And the best way to do that is to create a drought on demand. To do this, two drought simulators were recently built at the Bradford Research and Extension Center. The simulators look like 50-by-100-foot greenhouses on railroad tracks. They move away from test plants when the weather is sunny and cover the plots when rain approaches. By varying the position of the greenhouse, researchers can allow a specified amount of rain to fall on the plants. Test plots of the same plants just outside the drought simulators provide a scientific control.
Fill ‘er Up With Soy, Please
Are soybeans the fuel of the future? Maybe. Missouri scientists have investigated the use of esterified soybean oil, called soy ester, and soy ester/diesel blends. In general, research findings indicate that it is feasible to use vegetable oil esters from a variety of sources as extender or replacement fuels for compression-ignition, internal-combustion engines.
A soybean-powered diesel truck is a common site on the MU campus. The truck was used in over-the-road and typical farm activities to evaluate the effect of soy ester on engine wear when subjected to varying load/temperature conditions.
Soybeans Are Everywhere
You come in contact with a certain legume every day and don’t know it.
Soybeans are about 18 percent oil and 38 percent protein. When processed, a 60-pound bushel will yield about 11 pounds of oil and 47 pounds of meal. Because soybeans are high in protein, they are a major ingredient in livestock feed. Most soybeans are processed for their oil and protein for the animal feed industry. A smaller percentage is processed for human consumption and made into products including soy milk, soy flour, soy protein, tofu and many retail food products. Most French fries are cooked in hot soybean oil.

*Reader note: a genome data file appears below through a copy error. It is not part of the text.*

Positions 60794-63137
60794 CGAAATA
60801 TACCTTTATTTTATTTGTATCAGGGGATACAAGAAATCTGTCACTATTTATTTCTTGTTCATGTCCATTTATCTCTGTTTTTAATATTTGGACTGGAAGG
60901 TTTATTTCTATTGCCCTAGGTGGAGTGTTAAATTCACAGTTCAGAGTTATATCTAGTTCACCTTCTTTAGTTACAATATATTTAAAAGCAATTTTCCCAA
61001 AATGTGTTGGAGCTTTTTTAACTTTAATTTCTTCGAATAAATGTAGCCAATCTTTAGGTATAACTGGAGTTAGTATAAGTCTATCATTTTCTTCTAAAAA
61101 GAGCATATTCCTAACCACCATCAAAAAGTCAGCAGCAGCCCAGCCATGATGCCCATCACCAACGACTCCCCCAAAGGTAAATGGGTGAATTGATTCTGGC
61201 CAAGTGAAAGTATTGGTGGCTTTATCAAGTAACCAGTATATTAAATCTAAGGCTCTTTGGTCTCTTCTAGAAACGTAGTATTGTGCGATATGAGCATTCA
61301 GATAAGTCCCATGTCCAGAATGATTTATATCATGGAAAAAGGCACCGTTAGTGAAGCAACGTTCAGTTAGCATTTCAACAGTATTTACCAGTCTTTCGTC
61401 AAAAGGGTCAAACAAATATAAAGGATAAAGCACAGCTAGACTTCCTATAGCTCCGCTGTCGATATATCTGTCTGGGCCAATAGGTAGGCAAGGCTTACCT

Soy has replaced petroleum in crayons, meaning your kid can eat all he wants. Most newspapers and laserprinters print with soy ink, and your car seat cushion – not to mention your brake fluid – is probably soy based. Soybeans are a promising biodiesel.
Soy glue? Of course—it replaces older adhesives in wood building materials that use cancer-causing formaldehyde. Soy diapers? Absolutely. One company uses soy-based resin to manufacture its waterless urinals. Soy-based health and beauty products include everything from hand lotion to soap. Soy is not as greasy as other products and helps protect your skin from the sun. Soy used to make shampoo and hair conditioner also provides nutrients for your hair.
You even kill bugs with soybeans. Soyoil is used in bug sprays for orchards and trees. The sprays are better for the environment and can help kill weeds. You can’t even drive to work without rolling over soy-based road materials called "soapstock." This material forms an environmentally safe coating that protects concrete roads and helps control dust on gravel roads.